During training I wanted to average 3.5 kph to 6.4 kph over the whole distance, using my Paddle Logger app I could keep my speed in check. Using Paddle Logger I could mark waypoints every 1.5 KM and see at which points I was slowing down. On Paddle Logger there is a visual tracker that turns yellow or red for slower speeds which is an easy way to quickly see the information. Absolutely ideal and this is what I was going to use for the challenge.
#6 Challenge Day
On the 27th May at 9 pm I launched onto Bala lake, Wales. The wind was light and the lake was glassy. I just remember trying to take it all in, not easy when you are racing the clock. Every so often I glanced down to my watch keeping Paddle Logger on the screen noting my speeds and timing. As the timer clicked over to 50 minutes I landed the other end, where my wife Amiee, was waiting in the camper to pick me up. I packed the board away and we went to Windemere, in the North of England.
The journey to Windemere was about three hours so we arrived just after midnight. I spent the journey blogging about the first leg. The Paddle Logger app allows you to easily save and upload the route, timings, speed and loads of other statistics to social media really easy. This was great so that my friends and family could see how I was getting on. After a 3 hour sleep at the side of the lake it was time to get on the water. I launched at 5 am at Ambleside, which is the northern end of the lake. I was expecting a light Northerly wind to kick in which it didn’t. I had never paddled Windermere before but it is absolutely breath-taking. It took me just over 3 hrs 10 minutes to reach the bottom of the lake. I then packed everything away again, and off set off to Loch Awe, Scotland.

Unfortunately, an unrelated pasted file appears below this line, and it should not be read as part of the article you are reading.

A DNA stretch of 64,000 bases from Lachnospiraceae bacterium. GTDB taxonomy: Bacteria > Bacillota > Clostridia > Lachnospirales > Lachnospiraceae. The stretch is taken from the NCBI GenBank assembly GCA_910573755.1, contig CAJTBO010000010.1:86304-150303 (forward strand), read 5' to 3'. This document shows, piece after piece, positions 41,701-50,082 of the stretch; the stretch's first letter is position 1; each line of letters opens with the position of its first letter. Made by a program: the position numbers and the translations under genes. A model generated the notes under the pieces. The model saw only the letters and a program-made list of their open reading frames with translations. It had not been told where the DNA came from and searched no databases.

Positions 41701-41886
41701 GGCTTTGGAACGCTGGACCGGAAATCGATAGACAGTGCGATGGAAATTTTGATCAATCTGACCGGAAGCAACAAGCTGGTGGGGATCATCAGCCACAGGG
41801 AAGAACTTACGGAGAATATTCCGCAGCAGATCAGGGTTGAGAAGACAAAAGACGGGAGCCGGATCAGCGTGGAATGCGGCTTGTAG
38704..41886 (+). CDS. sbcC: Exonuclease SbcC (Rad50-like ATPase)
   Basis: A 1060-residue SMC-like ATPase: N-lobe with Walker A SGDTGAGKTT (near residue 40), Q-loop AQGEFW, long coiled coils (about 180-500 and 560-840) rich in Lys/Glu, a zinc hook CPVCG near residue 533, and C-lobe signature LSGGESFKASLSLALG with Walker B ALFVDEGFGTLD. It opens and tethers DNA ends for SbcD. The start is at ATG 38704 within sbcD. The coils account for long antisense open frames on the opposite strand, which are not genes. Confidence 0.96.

#7 Food is Medicine!
During my journey to Scotland, I saw that I had burnt over 1000 calories on Windermere and over 400 on Lake Bala. So I feasted on my energy pack that I had put together before the trip, which was full of good quality foods, energy gels, drinks, bars, you name it and it was in there. It didn’t stop me stopping off at a fast food place on the way up though!
The I spent the journey to Loch Awe eating. I ate continuously for the 4 – 5 hour paddle. The reason being that a feature in Paddle Logger syncs with Apple watch and displays your active calories that have been burnt, Paddle Logger is one of the few apps that does this!
Lake Bala, Wales. UK
#8 Adapt to the Conditions
We arrived at Loch Awe at about 1:30 pm with a 7 hour paddle ahead, it was also 7 hours 30 minutes until the 24 hour deadline that I had set. I decided to paddle east to west on Loch Awe as it was the quickest route to reach by car. The wind forecast was light and northerly, it shouldn’t have affected me to much. However about 3 KM into my journey the wind kicked up and swung westerly, before I knew it I had 20 knots of wind funnelling down the loch towards me. The loch then became really choppy and I was forced to stop. By the time I got back to my launch point it was coming up to 4 pm. At that rate to get to the other side of the lake would have taken about 60 minutes then another 20 minutes to get launched.